In a week when Enda Kenny finally abandoned the claim that abolishing
the Seanad would save €100 million, it is incredible to hear local TD
Seán Kyne peddling that same claim and other misinformation to the
people of Galway.
Abolishing the Seanad will not save €100 million over five years. In
January 2012, the civil service accounting officer for the Oireachtas
said the true figure is less than €10 million a year. Nor will abolition
ensure an extra €100 million for schools, hospitals and disability
services, as the Government claims. That will not happen because within
a week of this referendum, the Government will take another €3.1 billion
out of the economy, much of it from the schools, hospitals and
disability services they are promising to protect if people vote for
this particular political ‘reform’.
The Government are on firmer ground when they say cutting the number of
national politicians by 30% would bring us into line with other
countries in Europe. So, why not axe 60 TDs instead of 60 Senators? And
at the same time, reform local government to make it like other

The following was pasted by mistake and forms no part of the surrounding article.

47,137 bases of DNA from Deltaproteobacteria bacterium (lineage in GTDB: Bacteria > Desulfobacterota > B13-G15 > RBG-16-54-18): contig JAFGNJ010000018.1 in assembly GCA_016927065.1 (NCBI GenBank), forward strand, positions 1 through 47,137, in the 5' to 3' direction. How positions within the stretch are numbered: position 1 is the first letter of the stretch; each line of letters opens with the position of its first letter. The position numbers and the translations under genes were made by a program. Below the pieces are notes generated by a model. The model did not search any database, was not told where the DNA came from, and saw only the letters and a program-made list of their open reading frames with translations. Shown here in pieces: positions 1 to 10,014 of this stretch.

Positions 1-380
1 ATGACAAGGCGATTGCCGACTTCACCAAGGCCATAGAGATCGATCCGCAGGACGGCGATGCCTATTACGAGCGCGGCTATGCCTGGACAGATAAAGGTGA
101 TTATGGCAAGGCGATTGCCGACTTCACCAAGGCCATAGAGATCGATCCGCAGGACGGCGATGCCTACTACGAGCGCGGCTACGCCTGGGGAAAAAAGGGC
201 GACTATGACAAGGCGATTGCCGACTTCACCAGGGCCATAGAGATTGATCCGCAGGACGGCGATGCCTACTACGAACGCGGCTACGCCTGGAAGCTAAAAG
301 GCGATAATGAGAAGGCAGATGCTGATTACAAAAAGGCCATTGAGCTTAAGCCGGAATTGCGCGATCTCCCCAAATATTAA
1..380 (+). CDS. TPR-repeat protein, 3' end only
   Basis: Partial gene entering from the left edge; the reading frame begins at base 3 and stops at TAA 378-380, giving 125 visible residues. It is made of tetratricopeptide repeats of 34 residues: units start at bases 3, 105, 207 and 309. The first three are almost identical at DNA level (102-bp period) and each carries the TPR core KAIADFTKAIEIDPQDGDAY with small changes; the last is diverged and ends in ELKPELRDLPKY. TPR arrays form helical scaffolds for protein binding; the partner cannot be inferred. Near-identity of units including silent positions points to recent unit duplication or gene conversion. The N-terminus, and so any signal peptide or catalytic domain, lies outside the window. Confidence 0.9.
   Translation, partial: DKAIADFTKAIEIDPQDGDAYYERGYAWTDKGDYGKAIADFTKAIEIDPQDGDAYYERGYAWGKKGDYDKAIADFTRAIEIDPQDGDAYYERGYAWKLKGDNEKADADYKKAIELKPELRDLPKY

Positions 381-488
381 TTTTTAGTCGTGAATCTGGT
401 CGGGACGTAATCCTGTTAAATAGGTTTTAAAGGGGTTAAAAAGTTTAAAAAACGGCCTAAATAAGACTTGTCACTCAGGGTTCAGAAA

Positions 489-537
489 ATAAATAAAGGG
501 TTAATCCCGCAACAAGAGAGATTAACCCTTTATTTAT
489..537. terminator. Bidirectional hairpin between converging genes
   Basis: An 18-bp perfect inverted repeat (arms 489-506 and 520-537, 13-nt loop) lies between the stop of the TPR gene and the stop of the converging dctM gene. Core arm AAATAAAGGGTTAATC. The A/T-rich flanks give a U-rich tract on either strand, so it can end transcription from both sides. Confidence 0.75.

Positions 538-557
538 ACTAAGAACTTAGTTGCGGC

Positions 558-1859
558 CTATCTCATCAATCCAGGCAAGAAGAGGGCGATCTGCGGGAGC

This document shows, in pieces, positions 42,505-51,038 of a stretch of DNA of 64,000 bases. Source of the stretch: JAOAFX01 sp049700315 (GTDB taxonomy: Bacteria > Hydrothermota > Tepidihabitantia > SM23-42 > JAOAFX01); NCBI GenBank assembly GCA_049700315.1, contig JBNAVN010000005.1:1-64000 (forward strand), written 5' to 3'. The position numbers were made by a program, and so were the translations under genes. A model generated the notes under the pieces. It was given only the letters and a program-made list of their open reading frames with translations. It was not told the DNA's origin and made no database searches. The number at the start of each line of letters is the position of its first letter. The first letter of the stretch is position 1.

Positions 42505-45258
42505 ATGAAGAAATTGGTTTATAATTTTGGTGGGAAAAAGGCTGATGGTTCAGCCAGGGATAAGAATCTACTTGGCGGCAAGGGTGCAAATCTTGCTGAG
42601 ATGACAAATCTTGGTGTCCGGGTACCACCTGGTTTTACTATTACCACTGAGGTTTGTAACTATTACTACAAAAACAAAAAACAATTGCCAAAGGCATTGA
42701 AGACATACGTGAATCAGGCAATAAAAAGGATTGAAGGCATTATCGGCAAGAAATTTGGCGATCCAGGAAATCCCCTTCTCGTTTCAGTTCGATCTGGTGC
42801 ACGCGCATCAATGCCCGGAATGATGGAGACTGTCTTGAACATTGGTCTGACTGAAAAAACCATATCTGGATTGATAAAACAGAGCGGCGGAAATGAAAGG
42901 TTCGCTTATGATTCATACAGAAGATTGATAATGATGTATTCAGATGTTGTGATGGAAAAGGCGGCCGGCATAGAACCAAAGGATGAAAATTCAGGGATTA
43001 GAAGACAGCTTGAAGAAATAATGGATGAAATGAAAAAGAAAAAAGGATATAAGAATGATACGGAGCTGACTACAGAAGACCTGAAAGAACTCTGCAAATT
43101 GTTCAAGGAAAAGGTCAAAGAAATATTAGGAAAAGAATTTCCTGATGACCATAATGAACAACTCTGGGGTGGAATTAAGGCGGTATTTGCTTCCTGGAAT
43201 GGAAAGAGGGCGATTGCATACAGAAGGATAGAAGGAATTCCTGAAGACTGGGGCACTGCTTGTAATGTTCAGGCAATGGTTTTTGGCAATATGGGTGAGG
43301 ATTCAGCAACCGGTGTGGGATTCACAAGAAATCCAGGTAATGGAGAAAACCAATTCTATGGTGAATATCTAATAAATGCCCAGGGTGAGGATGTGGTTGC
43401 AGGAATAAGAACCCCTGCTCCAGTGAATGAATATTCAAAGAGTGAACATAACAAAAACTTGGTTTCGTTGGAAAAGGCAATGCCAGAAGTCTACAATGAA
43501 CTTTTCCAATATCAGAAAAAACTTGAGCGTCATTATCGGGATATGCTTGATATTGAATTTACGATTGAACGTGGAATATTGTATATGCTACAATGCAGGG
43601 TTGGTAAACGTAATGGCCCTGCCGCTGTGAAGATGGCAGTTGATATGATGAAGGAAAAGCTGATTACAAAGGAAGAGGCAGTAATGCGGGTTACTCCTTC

countries in Europe, where local powers belong to local people.
The claim that the Seanad is ineffective because there’s nothing it does
that the Dail could not do, is also wrong. In every country bar Italy,
the upper house of parliament can only delay, not veto, legislation. The
value it adds is in ensuring that a bill which has been poorly drafted,
or guillotined through the lower house, gets a second look. This year
alone, the Seanad made 540 amendments to legislation passed by the Dail.
It has also initiated its own bills to make the Government spend more
responsibly, address the mortgage crisis, and separate utility and
Bribing vulnerable citizens with false promises on schools, hospitals
and disability services is unfair when another €3.1 billion in taxes and
cuts will create chaos for struggling public services. Bullying
sovereign voters by refusing meaningful political reform if we don’t
vote the ‘right’ way on the Seanad is demeaning of our political rights.
Yes, the Seanad is less effective than the Constitution intended. But
the only way the Seanad can be reformed is if the Dail allows it. That’s
why the reform option should be put alongside the yes / no question. Let
the people decide.